Poplin: Retail’s not dead yet
The author is proud to be a member of that disheveled, somewhat foolhardy group of folks who changed course mid-career to pursue the dream of owning their own business. He wants to hear your locally-owned success stories: Comment here, email theannmag [at] gmail [dot] com, visit facebook.com/theannmag or call 734-369-4239.
I’ve yet to meet anyone who doesn’t think the “shop local” movement is fabulous. We all want to support our neighbors’ stores instead of national chains, because we know that money spent in our community stays here.
But shopping locally is easier said than done for those of us on a budget. Chain stores enjoy economies of scale that enable them to sell at prices (usually) below those charged by mom ’n’ pop shops. That’s why, despite the universal love given to “shop local,” chain stores proliferate.
That’s not to say, however, that mom ’n’ pops are dead in the water. It just means they have to do what they do very well. As Mark Hodesh has done for years at Downtown Home & Garden.
Hodesh doesn’t have a business plan (as Chris Hippler points out in his profile of Hodesh), but if he did, it would be filled with what a tactful banker might call “challenges”: limited parking downtown; numerous big box stores selling similar merchandise just down the road; inability to share overhead; etc.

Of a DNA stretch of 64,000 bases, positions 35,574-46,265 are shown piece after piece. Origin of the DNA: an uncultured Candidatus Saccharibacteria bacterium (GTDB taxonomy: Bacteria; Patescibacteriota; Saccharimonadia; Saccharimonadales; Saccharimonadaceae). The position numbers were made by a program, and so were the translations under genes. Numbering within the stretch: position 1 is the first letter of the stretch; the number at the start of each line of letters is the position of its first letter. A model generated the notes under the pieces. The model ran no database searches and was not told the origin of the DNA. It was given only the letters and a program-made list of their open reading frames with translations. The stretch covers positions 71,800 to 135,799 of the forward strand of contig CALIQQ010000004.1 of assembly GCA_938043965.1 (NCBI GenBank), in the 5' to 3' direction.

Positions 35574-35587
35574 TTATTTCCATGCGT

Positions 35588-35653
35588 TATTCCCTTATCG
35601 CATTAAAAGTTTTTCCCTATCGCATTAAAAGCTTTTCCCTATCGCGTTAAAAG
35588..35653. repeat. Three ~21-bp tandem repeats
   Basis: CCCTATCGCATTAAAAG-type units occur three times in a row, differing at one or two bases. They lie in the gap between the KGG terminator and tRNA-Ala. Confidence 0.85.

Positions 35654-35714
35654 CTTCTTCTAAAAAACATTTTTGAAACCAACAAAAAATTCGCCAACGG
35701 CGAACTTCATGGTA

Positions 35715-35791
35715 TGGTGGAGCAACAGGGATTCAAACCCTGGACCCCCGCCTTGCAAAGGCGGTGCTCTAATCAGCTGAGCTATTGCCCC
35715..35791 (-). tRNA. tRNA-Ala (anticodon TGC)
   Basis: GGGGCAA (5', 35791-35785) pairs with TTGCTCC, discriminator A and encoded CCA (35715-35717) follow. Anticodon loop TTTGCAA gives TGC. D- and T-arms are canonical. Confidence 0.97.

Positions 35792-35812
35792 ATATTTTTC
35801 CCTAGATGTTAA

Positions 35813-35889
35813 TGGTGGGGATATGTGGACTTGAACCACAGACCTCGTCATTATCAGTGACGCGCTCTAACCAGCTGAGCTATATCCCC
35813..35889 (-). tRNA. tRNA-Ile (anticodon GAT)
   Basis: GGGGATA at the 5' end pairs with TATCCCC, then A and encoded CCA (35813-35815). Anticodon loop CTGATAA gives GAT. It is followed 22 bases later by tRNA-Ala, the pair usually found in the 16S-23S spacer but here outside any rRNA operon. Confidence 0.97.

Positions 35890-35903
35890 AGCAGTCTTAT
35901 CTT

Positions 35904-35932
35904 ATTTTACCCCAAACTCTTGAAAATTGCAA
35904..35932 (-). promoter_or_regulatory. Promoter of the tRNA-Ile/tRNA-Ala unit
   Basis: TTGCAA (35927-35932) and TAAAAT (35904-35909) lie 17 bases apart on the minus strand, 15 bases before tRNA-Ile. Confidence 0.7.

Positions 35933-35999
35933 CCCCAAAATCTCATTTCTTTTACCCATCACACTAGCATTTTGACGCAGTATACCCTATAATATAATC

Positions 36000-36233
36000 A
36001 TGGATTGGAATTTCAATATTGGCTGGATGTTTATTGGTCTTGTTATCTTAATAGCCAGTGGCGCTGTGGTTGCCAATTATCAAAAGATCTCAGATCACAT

Hodesh has overcome all that. He says he’s done it with hard work, and anyone who ever followed him around for a few hours can tell you that he does, indeed, work hard. But it’s more than that. It’s an indescribable deft touch with what he sells and how he sells it.
We admire Hodesh for what he’s accomplished. But he’s not the only retailer in town who comes up with good ideas and executes them in unique ways. We’ll bet you know someone who fits the bill. Tell us about them – the easiest way is to send an email to email@example.com – and we’ll share their story next month.
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